Last Updated: Friday - 09/24/2010
Week of April 21, 2008
Edmonton General nurses recall expert training, friends
Nursing school's 100th anniversary evokes flood of heartfelt memories
By RAMON GONZALEZ
"We were really taught to care for the patient, to always put the patient first."
- Dianne Dunnigan
For these six women, the next 30 months passed in a hectic whirl of bedside care and comprehensive education. It was this first class that developed the school motto, Estote Fideles, which translates to Always be Faithful.
For decades students served as free labour in exchange for their nursing education. They were given free room and board, a uniform, laundry, education and medical care in exchange for committing themselves to three years of looking after patients, Wiart wrote in a brief history she compiled for the school's centennial.
"This sounds like exploitation today. However, it was a godsend for those young women who desperately wanted to improve their education but simply could not find a way to earn enough money that institutions of higher learning were charging at the time."
Students were scheduled for one of two 12-hour shifts 7 days a week. Once a week they were allowed three hours off. In 1916 this was increased to half a day off and this did not change until almost 30 years later.
Classes were mandatory, usually from 7 a.m. to 8 p.m. Sister Casey taught nursing arts and anatomy while the medical staff taught medicine, surgery, pediatrics, gynecology, physiology and psychiatry.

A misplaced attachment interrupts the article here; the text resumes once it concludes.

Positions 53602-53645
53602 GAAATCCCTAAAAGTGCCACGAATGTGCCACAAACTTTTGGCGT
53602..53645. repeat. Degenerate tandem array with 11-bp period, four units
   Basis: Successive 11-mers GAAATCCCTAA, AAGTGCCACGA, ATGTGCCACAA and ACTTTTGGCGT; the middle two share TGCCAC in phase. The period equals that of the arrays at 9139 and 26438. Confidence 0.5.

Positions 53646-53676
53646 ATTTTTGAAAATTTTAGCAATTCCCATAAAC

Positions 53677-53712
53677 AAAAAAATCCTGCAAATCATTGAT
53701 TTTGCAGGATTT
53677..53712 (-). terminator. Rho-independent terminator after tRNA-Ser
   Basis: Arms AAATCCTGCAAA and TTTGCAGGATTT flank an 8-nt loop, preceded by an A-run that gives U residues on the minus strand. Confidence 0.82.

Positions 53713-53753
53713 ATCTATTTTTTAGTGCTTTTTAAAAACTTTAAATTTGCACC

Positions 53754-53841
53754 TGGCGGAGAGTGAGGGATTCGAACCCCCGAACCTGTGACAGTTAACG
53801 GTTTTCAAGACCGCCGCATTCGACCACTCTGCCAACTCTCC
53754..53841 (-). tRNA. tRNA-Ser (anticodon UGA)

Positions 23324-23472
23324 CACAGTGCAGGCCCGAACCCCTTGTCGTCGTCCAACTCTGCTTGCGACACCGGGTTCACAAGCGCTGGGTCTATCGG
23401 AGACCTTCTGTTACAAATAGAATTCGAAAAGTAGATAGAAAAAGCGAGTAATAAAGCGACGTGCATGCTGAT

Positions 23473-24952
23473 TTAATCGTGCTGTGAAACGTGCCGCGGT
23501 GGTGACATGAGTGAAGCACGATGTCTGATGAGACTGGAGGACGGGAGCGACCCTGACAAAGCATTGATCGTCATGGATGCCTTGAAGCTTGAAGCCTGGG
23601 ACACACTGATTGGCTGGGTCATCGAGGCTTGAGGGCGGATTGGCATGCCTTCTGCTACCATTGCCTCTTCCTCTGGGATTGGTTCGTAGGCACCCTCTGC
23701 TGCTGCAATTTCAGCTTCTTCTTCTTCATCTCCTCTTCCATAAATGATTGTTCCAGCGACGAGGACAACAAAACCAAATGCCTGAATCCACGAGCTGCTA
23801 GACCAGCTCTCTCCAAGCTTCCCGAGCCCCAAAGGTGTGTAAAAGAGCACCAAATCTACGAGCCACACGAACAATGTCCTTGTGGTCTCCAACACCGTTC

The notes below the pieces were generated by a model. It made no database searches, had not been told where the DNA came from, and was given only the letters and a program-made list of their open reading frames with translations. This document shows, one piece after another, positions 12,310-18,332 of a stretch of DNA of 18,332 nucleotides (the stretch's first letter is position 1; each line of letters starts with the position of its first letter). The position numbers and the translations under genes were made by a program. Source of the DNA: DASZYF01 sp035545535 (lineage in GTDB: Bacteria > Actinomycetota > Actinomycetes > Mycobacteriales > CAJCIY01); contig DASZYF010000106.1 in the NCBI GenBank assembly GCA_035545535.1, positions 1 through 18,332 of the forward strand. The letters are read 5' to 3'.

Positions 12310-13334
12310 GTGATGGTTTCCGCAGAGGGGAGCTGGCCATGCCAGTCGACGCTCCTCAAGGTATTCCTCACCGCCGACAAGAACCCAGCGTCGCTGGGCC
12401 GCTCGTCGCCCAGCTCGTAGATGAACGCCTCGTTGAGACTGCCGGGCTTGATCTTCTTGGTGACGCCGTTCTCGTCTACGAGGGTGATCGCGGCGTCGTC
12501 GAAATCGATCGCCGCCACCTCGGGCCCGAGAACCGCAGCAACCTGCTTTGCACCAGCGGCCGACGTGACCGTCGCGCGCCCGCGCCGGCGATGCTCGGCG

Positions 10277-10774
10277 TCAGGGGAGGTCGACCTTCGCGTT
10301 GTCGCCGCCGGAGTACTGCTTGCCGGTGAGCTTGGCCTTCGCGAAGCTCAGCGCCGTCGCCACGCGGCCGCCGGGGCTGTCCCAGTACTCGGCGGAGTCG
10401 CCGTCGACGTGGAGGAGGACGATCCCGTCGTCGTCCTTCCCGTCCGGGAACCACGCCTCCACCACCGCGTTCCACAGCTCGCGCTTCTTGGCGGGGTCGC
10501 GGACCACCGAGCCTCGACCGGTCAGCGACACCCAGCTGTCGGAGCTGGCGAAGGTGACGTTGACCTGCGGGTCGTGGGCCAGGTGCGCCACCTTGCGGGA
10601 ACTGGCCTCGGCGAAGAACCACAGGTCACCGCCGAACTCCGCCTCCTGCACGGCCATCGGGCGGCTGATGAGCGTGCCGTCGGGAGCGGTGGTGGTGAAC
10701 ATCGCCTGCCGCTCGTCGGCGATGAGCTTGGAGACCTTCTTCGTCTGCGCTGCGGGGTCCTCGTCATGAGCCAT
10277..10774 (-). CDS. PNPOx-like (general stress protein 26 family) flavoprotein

During the two world wars the length of training was increased to include preparation for the Army Medical Corps. Twelve EGH grads served overseas.
Many things changed over the years. The uniform's bib became less stiff, the caps changed in keeping with Grey Nuns nursing hospitals across Canada.
"The skirts got shorter and the students started getting a stipend," Wiart wrote.
"Every new student was designated to a big sister who would be in a class a year ahead of her.
"Should a student propose to enter the holy state of Matrimony, the result was dismissal." This rule only changed in 1965.
Some found the 10 p.m. curfew too much and put a dummy in their bed so the housemother did not look too closely.
In 1967, a new residence was opened. It housed 253 students. The old residence was demolished in 1969.
In 1971 the school was transferred to College Saint Jean. The following year, when the University of Alberta absorbed College Saint Jean, the nursing program was transferred to Grant MacEwan Community College.
Wiart enrolled at the nursing school because it was a Catholic institution that offered free education. Coming from a family of six, it would have been difficult for her parents to send her to university.
Wiart got married two weeks after graduation and then headed north to work as a nurse in the McLennan Hospital.
"I was just a new graduate and they put me in charge of pediatrics," she laughed. The mother of four later worked in Calgary and Edmonton before retiring in 1988.
"Lots of times we were used as staff (at the hospital)," said Dunnigan.
"Maybe we resented it while were in training. But it was a wise move because it provided us with invaluable experience."
Since her 1963 graduation Dunnigan, a mother of four, served in the maternity wards of various hospitals, including the General and the Grey Nuns, until she retired in 1994.
Our mission: To serve our readers by bringing the Gospel to bear on current issues in the Church and in secular culture through accurate news coverage and reflective commentary.